Into The Black: Exploring Why Space is Dark

June 21, 2022 - Revolutionized Team

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We’ve learned a lot about space in the 60+ years of sending astronauts into orbit. Astronomers learned that space is a vacuum and home to ultra-low temperatures, solar winds and harsh radiation. Telescope operators observed stars, planets, nebulae, black holes and supernovas and there’s still so much left that we don’t understand. One thing we all agree on is that space is dark. There seems to be an almost infinite blackness in the vast stretches between stars. Let’s explore why space is dark and what this darkness could mean for our understanding of the universe. 

Universal Expansion

The universe is ancient, but it’s not infinite. In fact, it began its life in a cataclysmic explosion known as the Big Bang. For ages, the human race believed that the universe was static and unmoving, but as our understanding grew, we learned that the universe is perpetually expanding. The theory of space-time expansion could help to explain why outer space appears dark, despite hundreds of billions of stars emitting light. 

In 1823, Henrich Wilhelm Olbers postulated that the universe is expanding faster than the speed of light. Dubbed Olbers’ Paradox, he theorized that light might stretch into wavelengths invisible to the naked eye because of the massive distances that light needs to travel. It is also possible that the universe — despite being nearly 14 billion years old — is young enough that light from its furthest reaches hasn’t reached Earth yet.

The Limits of the Human Eye

We’re used to thinking of light and dark regarding what we can see with the naked eye. Unfortunately, the human eye is limited to what it can observe on a very narrow spectrum. Our home star emits light on the visual spectrum, but it also emits microwaves and other forms of radiation that we can’t see without specialized equipment. 

On the other hand, stars can emit energy on all sorts of colors, wavelengths and spectrums that we couldn’t hope to see with our limited human senses. Cosmic background radiation — protons and electrons scattered by the Big Bang — are on the microwave wavelength and exist nearly everywhere in outer space. If we could see those microwaves, outer space would glow, and we wouldn’t be having a conversation about why space is dark.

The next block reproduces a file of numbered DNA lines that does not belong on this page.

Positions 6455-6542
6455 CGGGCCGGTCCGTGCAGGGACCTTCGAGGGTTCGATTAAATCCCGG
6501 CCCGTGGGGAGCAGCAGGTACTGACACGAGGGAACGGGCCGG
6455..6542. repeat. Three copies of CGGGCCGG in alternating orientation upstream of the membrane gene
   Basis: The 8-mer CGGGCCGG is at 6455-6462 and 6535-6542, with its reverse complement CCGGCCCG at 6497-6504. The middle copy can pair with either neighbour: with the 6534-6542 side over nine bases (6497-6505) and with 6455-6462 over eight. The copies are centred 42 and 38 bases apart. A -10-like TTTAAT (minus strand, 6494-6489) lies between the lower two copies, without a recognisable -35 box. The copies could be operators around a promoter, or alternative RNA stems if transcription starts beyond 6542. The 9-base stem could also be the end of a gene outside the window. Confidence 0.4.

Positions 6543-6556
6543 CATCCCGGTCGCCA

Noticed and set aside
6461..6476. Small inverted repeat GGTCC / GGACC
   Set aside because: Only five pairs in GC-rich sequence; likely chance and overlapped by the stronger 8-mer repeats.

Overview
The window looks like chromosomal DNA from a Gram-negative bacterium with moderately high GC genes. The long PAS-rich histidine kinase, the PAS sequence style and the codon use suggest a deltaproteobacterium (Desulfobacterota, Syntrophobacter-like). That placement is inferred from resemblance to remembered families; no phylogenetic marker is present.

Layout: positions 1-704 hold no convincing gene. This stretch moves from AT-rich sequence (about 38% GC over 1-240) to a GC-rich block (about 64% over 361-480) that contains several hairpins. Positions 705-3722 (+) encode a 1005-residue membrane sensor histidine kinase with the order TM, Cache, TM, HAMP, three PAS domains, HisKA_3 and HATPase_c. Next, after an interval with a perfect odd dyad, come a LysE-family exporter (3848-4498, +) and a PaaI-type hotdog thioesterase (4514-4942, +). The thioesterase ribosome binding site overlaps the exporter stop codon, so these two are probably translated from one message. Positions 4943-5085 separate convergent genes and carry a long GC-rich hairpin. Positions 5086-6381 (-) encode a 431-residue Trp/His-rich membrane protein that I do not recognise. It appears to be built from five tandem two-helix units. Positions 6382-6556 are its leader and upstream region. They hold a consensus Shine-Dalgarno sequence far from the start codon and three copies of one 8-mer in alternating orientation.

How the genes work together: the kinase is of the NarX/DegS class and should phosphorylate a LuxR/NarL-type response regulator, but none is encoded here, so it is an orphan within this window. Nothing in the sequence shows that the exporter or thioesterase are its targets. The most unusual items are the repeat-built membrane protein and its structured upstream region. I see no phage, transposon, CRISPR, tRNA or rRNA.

Light in a Vacuum

The photons that make up visible light interact with nearly everything they encounter. Photons reflecting off various surfaces help us see. These photons also determine what colors we see when we look at something. If you’re looking at a red wagon, you’re seeing the color red because the wagon absorbs that wavelength of light and reflects the rest to your eyes. Light refracting through oxygen and nitrogen molecules in the atmosphere is why the sky appears blue. 

There’s nothing to interfere with the photons in a vacuum as they travel at the speed of light through all that space. The light is there, but with nothing to interact with and reflect off, our eyes simply process it as empty blackness.  

Space is Brighter Than We Thought

When NASA’s New Horizons mission reached Pluto, it could observe space without light pollution from the sun that it had left so far behind. After sorting through all the images the craft had sent back, removing anything from stars to camera quirks that could be admitting light, engineers were surprised to see that space was brighter than they anticipated. 

It is still cold and dark in the black, but when you ask why space is dark, the answer isn’t as straightforward as most people think.

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Revolutionized Team

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